It can affect agriculture in a number of ways. In plantations in south-east Asia and the Pacific Island communities it can reduce productivity and interfere with harvesting. It may affect economic viability of crops such as coffee, oil palm, coconuts and cotton (Holm et al. 1977, in Thomas and Ellison 1999). In Queensland, loss of pasture is the greatest single cost of lantana invasion in grazing areas (A$3m per year at 1985 values) (Culvenor 1985, in Day et al. 2003). In dense stands of lantana, the capacity of the soil to absorb rain is lower than under good grass cover (Cilliers 1983, in Day et al. 2003). This could potentially increase the amount of run-off and the subsequent risk of soil erosion in areas infested with lantana. Lantana has been implicated in the poisoning of a number of animals including cattle, buffalo, sheep and goats (Sharma et al. 1988, in Day et al. 2003) (its leaves and seeds contain triterpenoids, which cause poisoning and photosensitivity). Poisoning mainly occurs in newly introduced young animals without access to other fodder (Everist 1974, Yadava and Verma 1978; Sharma 1994, in Day et al. 2003).

    Lantana has many secondary impacts, especially in many tropical countries where it can harbour several serious pests. Malarial mosquitoes in India (Gujral and Vasudevan 1983 in Day et al. 2003) and tsetse flies in Rwanda, Tanzania, Uganda and Kenya shelter in bushes and are the cause of serious health problems (Greathead 1968, Katabazi 1983, Okoth and Kapaata 1987, Mbulamberi 1990 in Day et al. 2003).

    Lantana camara has several uses, mainly as a herbal medicine and in some areas as firewood and mulch (Sharma et al. 1988; Sharma and Sharma 1989, in Day et al. 2003). In some countries, it is planted as a hedge to contain or keep out livestock (Bradley 1988, Ghisalberti 2000 in Day et al. 2003). There has been much work conducted, especially in India, on the chemical constituents of lantana; extracts from the leaves exhibit antimicrobial, fungicidal, insecticidal and nematicidal activity (Chavan and Nikam 1982, Sharma and Sharma 1989, Begum et al. 2000, in Day et al. 2003). The use of lantana extracts as potential biocides has been suggested. For example, aqueous leachate at 1–3% can kill water hyacinth, a troublesome weed in many tropical countries (Saxena 2000, in Day et al. 2003). Its application as a weedicide would depend on the size of the waterbodies being treated and the cost of extraction of the leachate. Verbascoside, which possesses antimicrobial, immunosuppressive and antitumor activities, has been isolated (Mahato et al. 1994, in Day et al. 2003). Lantanoside, linaroside and camarinic acid have been isolated and are being investigated as potential nematocides (Begum et al. 2000, in Day et al. 2003). Lantana oil is sometimes used for the treatment of skin itches, as an antiseptic for wounds (Anon. 1962), and externally for leprosy and scabies (Ghisalberti 2000). Plant extracts are used in folk medicine for the treatment of cancers, chicken pox, measles, asthma, ulcers, swellings, eczema, tumors, high blood pressure, bilious fevers, catarrhal infections, tetanus, rheumatism, malaria and atoxy of abdominal viscera (Anon. 1962, Kirtikar and Basu 1981, Ghisalberti 2000, in Day et al. 2003).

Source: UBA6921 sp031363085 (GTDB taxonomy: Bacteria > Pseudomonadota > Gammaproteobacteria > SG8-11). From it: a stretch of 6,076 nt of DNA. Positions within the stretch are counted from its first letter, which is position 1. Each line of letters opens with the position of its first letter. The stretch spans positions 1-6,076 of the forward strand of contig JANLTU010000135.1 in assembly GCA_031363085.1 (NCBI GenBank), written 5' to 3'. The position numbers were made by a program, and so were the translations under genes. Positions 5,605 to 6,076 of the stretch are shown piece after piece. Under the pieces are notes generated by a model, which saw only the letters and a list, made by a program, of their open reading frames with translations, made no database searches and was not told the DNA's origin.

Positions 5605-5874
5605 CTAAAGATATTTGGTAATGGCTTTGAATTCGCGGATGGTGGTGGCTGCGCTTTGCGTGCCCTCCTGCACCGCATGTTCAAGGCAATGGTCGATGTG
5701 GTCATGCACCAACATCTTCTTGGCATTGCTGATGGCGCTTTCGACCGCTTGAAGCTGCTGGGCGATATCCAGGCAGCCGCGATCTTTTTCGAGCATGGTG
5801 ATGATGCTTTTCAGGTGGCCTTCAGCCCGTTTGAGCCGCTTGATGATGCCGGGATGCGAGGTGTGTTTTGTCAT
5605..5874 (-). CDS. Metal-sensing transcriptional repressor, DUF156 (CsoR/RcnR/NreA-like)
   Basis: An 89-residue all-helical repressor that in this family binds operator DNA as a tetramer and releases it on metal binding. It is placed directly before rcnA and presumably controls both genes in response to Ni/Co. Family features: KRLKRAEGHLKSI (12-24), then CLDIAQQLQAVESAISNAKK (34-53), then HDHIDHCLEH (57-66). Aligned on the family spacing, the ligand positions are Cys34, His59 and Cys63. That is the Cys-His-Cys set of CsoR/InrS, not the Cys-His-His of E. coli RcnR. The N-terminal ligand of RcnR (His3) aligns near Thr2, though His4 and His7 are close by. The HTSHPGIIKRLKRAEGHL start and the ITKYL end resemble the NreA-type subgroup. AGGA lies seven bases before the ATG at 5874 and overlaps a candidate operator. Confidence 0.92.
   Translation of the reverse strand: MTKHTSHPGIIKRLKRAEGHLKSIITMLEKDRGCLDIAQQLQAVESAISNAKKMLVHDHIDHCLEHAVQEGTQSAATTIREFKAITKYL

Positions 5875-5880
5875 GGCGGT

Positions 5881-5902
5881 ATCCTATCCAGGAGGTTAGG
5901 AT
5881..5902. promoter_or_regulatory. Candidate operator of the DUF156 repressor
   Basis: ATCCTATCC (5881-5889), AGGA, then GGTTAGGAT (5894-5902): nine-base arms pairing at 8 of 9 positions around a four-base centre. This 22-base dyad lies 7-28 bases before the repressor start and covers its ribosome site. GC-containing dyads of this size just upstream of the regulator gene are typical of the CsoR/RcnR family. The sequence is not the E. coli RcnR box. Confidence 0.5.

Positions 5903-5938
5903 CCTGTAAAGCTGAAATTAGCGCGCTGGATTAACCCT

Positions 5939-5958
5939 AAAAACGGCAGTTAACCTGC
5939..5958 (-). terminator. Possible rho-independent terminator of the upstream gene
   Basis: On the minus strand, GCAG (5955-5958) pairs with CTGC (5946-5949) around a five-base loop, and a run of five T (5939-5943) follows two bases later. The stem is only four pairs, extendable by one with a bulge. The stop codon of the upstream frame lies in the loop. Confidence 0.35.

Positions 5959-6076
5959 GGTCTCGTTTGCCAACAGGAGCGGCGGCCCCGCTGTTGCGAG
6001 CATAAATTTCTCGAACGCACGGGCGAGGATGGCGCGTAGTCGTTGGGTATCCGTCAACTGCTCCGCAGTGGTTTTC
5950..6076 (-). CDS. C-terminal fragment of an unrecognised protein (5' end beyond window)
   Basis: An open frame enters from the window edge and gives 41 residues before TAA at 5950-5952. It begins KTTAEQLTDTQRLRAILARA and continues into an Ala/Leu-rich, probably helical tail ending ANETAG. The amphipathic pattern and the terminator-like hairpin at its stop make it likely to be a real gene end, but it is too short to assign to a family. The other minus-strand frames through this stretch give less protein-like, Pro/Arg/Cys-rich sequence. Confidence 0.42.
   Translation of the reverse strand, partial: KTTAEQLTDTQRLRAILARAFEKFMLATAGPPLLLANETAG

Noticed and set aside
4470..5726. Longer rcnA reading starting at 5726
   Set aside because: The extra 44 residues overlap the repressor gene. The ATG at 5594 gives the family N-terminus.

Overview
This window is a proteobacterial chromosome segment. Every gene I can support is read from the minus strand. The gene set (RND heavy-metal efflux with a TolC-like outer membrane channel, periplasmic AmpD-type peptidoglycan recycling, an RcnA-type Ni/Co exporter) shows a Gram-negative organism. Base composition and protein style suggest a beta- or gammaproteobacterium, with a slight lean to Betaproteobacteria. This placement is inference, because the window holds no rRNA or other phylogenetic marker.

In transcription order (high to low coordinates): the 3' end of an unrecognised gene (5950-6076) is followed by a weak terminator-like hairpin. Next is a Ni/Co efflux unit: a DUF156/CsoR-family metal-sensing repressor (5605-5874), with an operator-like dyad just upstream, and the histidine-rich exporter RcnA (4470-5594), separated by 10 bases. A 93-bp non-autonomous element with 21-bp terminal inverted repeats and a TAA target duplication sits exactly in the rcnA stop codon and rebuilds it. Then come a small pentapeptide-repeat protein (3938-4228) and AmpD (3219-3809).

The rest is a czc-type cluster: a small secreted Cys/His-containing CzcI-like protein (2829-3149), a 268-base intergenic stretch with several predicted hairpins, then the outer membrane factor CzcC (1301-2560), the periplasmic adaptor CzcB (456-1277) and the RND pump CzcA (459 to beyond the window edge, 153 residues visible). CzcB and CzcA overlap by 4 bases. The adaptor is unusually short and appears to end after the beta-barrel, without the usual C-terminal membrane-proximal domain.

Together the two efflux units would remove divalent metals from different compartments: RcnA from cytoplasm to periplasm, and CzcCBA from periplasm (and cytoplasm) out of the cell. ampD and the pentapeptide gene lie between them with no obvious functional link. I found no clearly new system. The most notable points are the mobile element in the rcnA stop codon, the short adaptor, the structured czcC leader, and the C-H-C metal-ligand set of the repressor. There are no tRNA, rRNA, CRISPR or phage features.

The stems of lantana, if treated by the sulphate process, can be used to produce pulp for paper suitable for writing and printing (Gujral and Vasudevan 1983, in Day et al. 2003). However it is hard to harvest, so is likely to be uneconomical. The roots of lantana contain a substance that may possibly be used for rubber manufacture (Gujral and Vasudevan 1983) although the economic viability of production has not been examined. Lantana twigs and stems serve as useful fuel for cooking and heating in many developing countries (Sharma et al. 1988), although it is less important than other fuel sources such as windrows, woodlots or natural bush (Bradley 1988, in Day et al. 2003).